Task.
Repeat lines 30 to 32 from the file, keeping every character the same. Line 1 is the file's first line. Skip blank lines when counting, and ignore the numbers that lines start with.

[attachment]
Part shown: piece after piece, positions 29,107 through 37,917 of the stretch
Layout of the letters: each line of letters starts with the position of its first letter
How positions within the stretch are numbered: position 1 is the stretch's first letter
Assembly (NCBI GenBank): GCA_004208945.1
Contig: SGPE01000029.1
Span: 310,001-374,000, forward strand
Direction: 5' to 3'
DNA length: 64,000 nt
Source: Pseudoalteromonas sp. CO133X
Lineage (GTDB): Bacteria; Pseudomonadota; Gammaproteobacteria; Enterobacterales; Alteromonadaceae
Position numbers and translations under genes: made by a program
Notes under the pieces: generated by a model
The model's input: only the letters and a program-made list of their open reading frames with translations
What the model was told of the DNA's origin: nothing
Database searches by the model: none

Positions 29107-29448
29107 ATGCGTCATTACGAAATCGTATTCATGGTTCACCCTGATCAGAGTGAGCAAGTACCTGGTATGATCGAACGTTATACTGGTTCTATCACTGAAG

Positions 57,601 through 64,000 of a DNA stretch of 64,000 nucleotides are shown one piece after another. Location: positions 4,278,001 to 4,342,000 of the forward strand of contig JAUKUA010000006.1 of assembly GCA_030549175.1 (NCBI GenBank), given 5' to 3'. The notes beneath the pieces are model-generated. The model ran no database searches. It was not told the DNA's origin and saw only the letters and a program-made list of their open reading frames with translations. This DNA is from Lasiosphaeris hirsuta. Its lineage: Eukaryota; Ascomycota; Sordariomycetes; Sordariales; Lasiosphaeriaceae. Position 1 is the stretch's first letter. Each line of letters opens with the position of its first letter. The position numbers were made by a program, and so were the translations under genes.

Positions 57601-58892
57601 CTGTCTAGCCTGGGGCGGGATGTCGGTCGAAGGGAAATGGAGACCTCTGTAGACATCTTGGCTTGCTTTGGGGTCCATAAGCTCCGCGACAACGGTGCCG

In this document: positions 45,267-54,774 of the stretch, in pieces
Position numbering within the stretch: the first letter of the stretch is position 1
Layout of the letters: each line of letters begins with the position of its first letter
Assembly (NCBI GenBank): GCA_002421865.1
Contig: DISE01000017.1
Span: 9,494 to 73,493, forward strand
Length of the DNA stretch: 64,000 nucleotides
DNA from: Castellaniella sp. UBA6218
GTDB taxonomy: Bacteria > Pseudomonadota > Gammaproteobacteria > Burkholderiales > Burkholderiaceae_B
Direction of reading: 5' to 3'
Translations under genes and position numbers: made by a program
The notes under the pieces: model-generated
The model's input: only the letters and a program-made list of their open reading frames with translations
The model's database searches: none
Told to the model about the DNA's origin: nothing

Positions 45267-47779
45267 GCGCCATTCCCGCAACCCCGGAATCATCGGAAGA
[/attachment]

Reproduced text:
Direction of reading: 5' to 3'
Translations under genes and position numbers: made by a program
The notes under the pieces: model-generated